Download full-text PDF

Source
http://dx.doi.org/10.1089/mdr.2019.0054DOI Listing
July 2020

Influence of Gut Microbiota on Progression to Tuberculosis Generated by High Fat Diet-Induced Obesity in C3HeB/FeJ Mice.

Front Immunol 2019 18;10:2464. Epub 2019 Oct 18.

Experimental Tuberculosis Unit (UTE), Fundació Institut Germans Trias i Pujol (IGTP), Badalona, Spain.

The administration of a high fat content diet is an accelerating factor for metabolic syndrome, impaired glucose tolerance, and early type 2 diabetes. The present study aims to assess the impact of a high fat diet on tuberculosis progression and microbiota composition in an experimental animal model using a C3HeB/FeJ mouse strain submitted to single or multiple consecutive aerosol infections. These models allowed us to study the protection induced by Bacillus Calmette-Guérin vaccination as well as by the natural immunity induced by chemotherapy after a low dose infection. Our results show that a high fat diet is able to trigger a pro-inflammatory response, which results in a faster progression toward active tuberculosis and an impaired protective effect of BCG vaccination, which is not the case for natural immunity. This may be related to dysbiosis and a reduction in the Firmicutes/Bacteroidetes ratio in the gut microbiota caused by a decrease in the abundance of the Porphyromonadaceae family and, in particular, the genus. It should also be noted that a high fat diet is also related to an increase in the genera , and , which have previously been related to dysbiotic processes. As diabetes mellitus type 2 is a risk factor for developing tuberculosis, these findings may prove useful in the search for new prophylactic strategies for this population subset.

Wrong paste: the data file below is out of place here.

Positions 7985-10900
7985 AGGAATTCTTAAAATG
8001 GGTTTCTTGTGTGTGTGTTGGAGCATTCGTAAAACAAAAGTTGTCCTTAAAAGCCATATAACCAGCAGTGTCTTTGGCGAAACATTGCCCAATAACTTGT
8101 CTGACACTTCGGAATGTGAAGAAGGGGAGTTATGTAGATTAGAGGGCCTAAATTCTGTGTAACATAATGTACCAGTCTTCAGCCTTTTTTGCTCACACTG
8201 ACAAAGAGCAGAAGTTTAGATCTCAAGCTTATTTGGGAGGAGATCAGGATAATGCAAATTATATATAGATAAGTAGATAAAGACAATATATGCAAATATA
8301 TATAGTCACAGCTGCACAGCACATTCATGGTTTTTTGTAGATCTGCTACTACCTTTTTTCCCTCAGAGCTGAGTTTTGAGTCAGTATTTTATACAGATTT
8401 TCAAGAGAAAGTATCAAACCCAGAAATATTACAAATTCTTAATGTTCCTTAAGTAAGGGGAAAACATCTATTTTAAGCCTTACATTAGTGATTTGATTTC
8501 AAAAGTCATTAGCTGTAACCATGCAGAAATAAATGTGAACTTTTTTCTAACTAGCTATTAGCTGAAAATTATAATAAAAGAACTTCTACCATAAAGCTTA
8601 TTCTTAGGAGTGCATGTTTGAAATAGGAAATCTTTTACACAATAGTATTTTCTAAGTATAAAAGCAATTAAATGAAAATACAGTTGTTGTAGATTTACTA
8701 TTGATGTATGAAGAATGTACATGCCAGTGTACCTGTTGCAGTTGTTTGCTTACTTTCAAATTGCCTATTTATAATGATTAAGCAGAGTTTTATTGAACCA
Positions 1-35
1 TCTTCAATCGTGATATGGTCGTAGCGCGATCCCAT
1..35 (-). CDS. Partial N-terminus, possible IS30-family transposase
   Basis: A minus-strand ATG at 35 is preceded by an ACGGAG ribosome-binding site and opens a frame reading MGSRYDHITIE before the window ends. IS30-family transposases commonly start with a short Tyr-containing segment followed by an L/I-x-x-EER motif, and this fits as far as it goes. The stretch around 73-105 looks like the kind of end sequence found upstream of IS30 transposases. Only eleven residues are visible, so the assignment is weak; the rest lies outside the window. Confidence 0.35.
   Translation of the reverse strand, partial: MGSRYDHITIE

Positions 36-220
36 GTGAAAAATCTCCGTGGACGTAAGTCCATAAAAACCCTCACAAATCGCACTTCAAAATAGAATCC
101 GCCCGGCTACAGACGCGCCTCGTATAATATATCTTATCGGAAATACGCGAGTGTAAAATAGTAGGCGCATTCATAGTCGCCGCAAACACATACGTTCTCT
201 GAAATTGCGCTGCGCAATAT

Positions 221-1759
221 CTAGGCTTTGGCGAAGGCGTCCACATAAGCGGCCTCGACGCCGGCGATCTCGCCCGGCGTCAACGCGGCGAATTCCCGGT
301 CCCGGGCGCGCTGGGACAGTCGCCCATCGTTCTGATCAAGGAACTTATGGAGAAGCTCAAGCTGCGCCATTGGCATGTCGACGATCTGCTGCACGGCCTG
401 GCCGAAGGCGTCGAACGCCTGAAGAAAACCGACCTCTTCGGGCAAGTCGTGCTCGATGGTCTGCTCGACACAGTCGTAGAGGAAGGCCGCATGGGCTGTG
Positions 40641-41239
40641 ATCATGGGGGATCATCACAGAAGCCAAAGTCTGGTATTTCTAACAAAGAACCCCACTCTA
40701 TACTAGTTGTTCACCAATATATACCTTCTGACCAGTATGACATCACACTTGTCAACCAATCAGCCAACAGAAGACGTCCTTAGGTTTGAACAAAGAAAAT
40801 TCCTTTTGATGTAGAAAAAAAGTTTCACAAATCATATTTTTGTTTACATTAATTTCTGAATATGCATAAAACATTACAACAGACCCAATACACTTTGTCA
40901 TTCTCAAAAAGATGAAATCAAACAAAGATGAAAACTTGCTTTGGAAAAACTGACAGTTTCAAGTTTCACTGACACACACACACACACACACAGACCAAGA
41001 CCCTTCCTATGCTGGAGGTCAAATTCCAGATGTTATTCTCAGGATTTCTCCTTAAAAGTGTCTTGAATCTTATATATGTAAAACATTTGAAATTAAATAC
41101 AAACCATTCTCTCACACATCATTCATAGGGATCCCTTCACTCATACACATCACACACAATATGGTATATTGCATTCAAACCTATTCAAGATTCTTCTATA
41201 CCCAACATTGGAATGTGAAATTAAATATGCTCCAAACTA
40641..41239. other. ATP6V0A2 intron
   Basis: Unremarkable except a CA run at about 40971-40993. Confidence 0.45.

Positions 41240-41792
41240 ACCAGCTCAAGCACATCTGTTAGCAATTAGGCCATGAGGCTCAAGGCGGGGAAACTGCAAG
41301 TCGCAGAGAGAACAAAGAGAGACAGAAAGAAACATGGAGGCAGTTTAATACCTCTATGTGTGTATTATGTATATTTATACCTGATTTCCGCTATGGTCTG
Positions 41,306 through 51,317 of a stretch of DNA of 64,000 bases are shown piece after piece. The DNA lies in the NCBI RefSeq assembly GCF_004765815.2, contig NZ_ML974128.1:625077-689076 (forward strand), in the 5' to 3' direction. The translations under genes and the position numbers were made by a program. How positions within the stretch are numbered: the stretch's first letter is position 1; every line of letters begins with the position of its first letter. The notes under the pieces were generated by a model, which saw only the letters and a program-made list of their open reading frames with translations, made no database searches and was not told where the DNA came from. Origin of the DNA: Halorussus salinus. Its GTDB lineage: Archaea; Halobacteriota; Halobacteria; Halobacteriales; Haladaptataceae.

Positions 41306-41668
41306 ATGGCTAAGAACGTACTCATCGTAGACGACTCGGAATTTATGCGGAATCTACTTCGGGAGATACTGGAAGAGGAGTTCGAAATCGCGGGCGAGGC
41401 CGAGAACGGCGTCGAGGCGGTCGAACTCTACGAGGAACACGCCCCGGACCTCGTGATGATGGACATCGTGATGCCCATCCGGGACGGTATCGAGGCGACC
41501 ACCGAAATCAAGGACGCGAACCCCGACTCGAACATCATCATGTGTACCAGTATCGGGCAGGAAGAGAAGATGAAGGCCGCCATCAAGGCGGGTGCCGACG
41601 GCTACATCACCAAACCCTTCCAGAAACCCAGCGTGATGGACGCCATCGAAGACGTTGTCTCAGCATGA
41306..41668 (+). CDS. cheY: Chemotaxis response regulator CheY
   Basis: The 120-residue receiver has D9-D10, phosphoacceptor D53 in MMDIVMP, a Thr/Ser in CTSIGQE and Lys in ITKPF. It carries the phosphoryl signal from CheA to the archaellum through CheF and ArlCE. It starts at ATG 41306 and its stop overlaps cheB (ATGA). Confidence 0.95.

View Article and Find Full Text PDF

Download full-text PDF

Source
http://dx.doi.org/10.3389/fimmu.2019.02464DOI Listing
http://www.ncbi.nlm.nih.gov/pmc/articles/PMC6813253PMC
November 2020

High-resolution mapping of tuberculosis transmission: Whole genome sequencing and phylogenetic modelling of a cohort from Valencia Region, Spain.

PLoS Med 2019 10 31;16(10):e1002961. Epub 2019 Oct 31.

Subdirección General de Epidemiología y Vigilancia de la Salud, Dirección General de Salud Pública, Valencia, Spain.

Background: Whole genome sequencing provides better delineation of transmission clusters in Mycobacterium tuberculosis than traditional methods. However, its ability to reveal individual transmission links within clusters is limited. Here, we used a 2-step approach based on Bayesian transmission reconstruction to (1) identify likely index and missing cases, (2) determine risk factors associated with transmitters, and (3) estimate when transmission happened.